FSB is extending the implementation timeline, by one year, for the minimum haircut standards for non-centrally cleared securities financing transactions or SFTs. This extension is intended to ease operational burdens on market participants and authorities, thus assisting them to focus on addressing the impact of COVID-19 pandemic. In this context, FSB has updated the report on regulatory framework for haircuts on certain non-centrally cleared securities financing transactions, which was initially published in November 2015.
FSB has updated Annexes 1, 3, and 4 of the report on regulatory framework for haircuts on certain non-centrally cleared securities financing transactions. Annex 1 contains implementation dates for the policy recommendations for shadow banking risks in securities lending and repos. Annex 3 presents timeline for initial implementation of the FSB framework for numerical haircut floors, while Annex 4 presents steps for assessing the need to cover non-bank-to-non-bank transactions. For bank-to-non-bank transactions, the updated implementation date is January 2023 (instead of January 2022). For non-bank-to-non-bank transactions, the updated implementation date is January 2025 (instead of January 2024). In March 2020, the Group of Central Bank Governors and Heads of Supervision decided to defer the implementation of the Basel III framework by one year to January 2023. Since the FSB framework for numerical haircut floors for bank-to-non-bank transactions is expected to be implemented through the Basel III framework in many jurisdictions, this timeline extension is in line with the re-prioritization of the work of FSB in light of the COVID-19 pandemic.
Keywords: International, Banking, Securities, Securities Financing Transactions, Haircuts, Shadow Banking, Market-based Finance, Basel, COVID-19, Implementation Timeline, FSB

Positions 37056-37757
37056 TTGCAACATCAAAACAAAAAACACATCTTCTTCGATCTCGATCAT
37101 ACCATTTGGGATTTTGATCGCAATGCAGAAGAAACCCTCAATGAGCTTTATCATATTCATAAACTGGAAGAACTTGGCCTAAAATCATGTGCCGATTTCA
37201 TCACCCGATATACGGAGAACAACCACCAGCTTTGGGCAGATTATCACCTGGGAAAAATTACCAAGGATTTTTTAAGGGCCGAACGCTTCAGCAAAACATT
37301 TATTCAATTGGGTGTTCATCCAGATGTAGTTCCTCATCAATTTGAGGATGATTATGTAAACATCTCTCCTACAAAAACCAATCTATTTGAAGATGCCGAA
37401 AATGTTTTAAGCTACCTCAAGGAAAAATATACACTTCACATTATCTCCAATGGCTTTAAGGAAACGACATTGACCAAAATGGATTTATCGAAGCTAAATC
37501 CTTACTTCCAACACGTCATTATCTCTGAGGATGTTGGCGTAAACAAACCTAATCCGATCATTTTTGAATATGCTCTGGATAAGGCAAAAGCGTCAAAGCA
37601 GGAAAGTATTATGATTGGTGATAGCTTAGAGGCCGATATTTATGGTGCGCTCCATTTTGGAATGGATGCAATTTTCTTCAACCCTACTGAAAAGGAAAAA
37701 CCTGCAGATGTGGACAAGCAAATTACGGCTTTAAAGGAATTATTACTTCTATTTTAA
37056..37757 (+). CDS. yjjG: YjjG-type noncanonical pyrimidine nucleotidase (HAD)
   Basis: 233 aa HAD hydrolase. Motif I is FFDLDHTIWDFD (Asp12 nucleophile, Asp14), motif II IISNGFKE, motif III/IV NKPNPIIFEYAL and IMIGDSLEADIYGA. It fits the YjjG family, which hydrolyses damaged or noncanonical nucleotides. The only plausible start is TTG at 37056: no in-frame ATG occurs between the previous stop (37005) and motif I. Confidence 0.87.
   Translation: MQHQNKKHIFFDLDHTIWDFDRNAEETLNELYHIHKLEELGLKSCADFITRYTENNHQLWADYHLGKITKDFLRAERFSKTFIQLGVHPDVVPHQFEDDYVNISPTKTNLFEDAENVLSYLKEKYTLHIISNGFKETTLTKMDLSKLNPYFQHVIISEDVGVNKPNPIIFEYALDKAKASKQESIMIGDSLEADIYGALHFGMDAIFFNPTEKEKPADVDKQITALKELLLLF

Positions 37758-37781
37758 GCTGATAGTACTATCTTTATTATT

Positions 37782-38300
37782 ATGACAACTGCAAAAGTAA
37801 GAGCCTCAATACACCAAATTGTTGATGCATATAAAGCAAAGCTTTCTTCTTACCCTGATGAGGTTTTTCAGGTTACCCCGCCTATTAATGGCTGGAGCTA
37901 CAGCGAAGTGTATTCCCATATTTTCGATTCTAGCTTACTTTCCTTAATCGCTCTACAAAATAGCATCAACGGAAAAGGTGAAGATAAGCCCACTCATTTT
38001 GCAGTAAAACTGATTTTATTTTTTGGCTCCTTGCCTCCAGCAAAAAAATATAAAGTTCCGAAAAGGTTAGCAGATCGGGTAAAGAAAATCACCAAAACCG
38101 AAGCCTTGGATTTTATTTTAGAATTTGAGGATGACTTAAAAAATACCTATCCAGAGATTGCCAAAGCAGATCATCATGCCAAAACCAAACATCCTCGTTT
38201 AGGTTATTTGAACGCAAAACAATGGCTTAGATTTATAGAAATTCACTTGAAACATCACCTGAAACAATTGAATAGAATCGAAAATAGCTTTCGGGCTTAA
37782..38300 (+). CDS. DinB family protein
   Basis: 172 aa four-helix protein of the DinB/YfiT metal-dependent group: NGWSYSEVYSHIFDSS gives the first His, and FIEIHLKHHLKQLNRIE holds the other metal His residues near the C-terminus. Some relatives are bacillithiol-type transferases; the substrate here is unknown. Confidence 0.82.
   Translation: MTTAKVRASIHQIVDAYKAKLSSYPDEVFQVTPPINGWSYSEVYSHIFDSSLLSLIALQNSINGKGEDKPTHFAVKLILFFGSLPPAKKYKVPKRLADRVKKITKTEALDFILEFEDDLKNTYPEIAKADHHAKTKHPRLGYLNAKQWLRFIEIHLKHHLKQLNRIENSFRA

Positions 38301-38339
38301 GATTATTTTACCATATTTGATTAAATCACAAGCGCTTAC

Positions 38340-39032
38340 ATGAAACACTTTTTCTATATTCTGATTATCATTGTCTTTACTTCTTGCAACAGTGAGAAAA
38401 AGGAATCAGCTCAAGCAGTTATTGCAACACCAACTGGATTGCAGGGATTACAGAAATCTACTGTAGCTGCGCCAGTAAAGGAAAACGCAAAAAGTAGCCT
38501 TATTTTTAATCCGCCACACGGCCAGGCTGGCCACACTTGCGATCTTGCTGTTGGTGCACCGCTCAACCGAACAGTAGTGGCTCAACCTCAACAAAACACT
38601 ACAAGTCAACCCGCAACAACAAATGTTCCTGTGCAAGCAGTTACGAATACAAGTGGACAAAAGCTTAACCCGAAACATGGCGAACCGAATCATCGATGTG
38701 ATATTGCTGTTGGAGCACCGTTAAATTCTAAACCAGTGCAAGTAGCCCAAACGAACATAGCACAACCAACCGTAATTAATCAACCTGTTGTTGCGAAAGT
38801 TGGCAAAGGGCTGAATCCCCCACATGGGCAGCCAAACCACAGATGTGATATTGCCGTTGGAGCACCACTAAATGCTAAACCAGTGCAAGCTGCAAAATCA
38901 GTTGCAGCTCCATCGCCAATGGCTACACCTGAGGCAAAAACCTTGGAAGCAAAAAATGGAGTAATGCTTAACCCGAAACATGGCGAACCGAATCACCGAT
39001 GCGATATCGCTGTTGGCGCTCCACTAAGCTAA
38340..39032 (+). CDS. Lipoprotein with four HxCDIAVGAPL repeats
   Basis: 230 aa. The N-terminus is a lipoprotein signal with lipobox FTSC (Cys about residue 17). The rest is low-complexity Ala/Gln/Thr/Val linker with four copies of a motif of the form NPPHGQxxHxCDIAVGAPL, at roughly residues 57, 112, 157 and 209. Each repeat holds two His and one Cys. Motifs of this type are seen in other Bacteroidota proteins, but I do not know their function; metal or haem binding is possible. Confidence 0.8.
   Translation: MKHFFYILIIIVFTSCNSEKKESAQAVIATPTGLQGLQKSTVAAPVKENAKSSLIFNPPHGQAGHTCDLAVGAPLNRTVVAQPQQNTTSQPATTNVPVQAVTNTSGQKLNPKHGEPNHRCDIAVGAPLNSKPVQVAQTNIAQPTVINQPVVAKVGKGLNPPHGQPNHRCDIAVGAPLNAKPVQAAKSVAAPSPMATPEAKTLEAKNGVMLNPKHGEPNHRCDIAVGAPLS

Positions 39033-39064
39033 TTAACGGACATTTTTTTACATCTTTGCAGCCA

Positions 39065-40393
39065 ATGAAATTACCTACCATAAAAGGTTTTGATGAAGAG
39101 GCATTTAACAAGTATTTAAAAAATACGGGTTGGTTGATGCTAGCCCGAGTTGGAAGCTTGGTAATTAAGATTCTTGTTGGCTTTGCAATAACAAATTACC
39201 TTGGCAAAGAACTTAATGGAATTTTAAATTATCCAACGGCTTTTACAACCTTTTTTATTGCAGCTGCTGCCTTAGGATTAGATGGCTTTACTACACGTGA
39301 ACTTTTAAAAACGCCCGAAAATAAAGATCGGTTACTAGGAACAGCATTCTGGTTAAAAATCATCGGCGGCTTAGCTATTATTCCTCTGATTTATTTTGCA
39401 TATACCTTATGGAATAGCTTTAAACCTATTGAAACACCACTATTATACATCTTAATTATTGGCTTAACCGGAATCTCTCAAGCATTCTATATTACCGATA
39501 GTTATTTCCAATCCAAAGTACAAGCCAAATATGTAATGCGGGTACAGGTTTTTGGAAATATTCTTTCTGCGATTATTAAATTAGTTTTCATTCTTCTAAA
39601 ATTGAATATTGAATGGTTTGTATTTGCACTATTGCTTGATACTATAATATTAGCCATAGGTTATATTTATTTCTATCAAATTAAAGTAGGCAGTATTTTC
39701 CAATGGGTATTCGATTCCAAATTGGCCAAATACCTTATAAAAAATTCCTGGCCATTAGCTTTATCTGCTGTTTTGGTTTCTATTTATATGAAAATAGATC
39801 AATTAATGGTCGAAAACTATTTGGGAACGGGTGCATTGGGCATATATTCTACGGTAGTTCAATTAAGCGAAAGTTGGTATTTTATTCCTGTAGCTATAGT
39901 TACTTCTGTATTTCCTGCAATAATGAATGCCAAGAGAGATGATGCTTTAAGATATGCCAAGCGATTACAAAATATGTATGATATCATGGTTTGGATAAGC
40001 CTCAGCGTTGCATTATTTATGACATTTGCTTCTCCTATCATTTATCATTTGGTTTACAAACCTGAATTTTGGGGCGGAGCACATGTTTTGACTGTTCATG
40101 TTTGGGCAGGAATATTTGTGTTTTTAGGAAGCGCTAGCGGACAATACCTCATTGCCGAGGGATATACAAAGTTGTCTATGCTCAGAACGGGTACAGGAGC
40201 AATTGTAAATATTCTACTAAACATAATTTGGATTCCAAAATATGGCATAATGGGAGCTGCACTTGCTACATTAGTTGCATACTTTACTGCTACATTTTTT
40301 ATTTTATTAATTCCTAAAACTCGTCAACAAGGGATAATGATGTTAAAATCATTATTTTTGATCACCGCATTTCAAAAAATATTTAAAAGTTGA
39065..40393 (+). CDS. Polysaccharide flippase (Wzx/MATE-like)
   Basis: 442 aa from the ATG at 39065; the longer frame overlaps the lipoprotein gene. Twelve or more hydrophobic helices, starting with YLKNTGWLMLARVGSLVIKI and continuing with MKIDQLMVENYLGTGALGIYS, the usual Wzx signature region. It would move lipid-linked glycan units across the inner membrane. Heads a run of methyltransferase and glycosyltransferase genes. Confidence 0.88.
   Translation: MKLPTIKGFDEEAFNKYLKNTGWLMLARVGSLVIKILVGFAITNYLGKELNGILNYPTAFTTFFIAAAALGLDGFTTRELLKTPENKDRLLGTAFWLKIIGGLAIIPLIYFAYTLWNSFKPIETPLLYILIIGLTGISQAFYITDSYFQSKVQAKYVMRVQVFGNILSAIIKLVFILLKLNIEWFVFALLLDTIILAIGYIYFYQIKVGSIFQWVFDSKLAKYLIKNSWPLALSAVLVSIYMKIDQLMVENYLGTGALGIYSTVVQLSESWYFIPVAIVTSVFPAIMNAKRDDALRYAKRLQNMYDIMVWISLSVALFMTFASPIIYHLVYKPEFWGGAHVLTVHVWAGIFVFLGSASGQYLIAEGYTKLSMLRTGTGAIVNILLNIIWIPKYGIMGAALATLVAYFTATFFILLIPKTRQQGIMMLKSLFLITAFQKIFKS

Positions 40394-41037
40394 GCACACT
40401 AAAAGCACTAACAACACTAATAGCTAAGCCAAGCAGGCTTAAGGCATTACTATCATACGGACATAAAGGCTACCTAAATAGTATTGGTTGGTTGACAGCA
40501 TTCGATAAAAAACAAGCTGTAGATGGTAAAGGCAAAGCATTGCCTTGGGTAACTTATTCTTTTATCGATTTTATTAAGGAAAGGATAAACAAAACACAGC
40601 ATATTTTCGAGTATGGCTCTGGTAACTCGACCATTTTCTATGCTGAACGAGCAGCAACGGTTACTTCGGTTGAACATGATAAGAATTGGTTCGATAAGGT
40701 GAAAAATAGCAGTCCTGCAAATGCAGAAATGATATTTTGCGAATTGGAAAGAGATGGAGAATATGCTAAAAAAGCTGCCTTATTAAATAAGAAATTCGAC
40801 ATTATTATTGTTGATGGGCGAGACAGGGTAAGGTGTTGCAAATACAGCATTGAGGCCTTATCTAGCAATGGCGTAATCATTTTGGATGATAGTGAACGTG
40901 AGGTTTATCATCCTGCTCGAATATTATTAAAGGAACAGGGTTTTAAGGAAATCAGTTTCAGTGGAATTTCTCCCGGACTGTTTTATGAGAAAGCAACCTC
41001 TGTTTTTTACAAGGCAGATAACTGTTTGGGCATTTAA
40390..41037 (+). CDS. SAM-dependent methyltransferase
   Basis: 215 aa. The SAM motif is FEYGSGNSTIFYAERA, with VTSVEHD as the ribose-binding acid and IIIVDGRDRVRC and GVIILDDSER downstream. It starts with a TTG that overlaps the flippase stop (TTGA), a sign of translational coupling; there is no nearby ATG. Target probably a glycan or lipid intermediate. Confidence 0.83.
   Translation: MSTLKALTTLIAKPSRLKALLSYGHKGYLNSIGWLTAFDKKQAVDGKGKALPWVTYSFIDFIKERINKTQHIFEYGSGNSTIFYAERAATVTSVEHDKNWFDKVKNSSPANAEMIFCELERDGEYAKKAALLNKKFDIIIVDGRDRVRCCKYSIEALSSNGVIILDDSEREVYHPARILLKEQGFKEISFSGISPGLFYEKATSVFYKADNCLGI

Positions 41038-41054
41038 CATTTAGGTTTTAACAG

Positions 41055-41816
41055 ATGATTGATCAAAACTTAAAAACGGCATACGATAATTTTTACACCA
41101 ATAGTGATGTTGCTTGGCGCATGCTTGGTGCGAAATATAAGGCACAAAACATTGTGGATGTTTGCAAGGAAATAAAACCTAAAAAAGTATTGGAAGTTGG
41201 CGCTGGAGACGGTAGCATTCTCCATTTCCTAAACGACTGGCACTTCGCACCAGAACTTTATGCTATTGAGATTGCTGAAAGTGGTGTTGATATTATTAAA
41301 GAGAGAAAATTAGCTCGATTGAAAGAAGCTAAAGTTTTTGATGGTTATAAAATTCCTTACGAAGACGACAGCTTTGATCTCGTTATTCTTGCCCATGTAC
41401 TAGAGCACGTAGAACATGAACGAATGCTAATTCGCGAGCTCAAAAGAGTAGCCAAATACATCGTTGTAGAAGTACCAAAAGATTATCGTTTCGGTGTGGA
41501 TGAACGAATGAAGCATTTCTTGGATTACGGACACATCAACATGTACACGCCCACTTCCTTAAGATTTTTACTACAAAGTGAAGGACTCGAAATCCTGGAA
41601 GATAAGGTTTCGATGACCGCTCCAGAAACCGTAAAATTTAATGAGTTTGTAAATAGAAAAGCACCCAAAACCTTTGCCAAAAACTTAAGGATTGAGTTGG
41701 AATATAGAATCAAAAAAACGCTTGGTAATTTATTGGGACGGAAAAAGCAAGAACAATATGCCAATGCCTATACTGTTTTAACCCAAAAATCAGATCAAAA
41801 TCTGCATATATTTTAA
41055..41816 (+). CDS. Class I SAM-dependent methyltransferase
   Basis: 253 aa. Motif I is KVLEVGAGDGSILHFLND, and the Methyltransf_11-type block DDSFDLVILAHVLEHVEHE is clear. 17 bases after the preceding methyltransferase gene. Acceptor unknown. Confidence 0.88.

Leading economist; commercial real estate; performance forecasting, econometric infrastructure; data modeling; credit risk modeling; portfolio assessment; custom commercial real estate analysis; thought leader.
Previous ArticleCMF Announces Strategic Initiatives for 2020-2022
PRA published a statement that explains when to expect further information on the PRA approach to transposing the Capital Requirements Directive (CRD5), including its approach to revisions to the definition of capital for Pillar 2A.
SRB published the work program for 2021-2023, setting out a roadmap to further operationalize the Single Resolution Fund and to achieve robust resolvability of banks under its remit over the next three years.
EIOPA is consulting on the relevant ratios to be mandatorily disclosed by insurers and reinsurers falling within the scope of the Non-Financial Reporting Directive as well as on the methodologies to build these ratios.
ECB finalized guidance on the way it expects banks to prudently manage and transparently disclose climate and other environmental risks under the current prudential rules.
BCBS published a technical amendment to the capital treatment of securitizations of non-performing loans by banks.
BoE announced that the Data and Statistics Division is planning to move collection of statistical data to the BoE Electronic Data Submission (BEEDS) portal.
APRA published the updated reporting standards and guidance for the collection of Economic and Financial Statistics (EFS), following a consultation process. Also published was a response letter to the feedback received on the proposal for amending the EFS reporting standards and guidance.
EC is consulting on a draft delegated regulation to supplement the Taxonomy Regulation (2020/852) by establishing the technical screening criteria for determining the conditions under which an economic activity qualifies as environmentally sustainable.
The IFRS Foundation published material highlighting the ways in which existing requirements in IFRS standards require companies to consider climate-related matters when their effect is material to the financial statements.
FSB published a progress report on the implementation of reforms to major interest rate benchmarks, including the London Inter-bank Offered Rate (LIBOR) benchmark.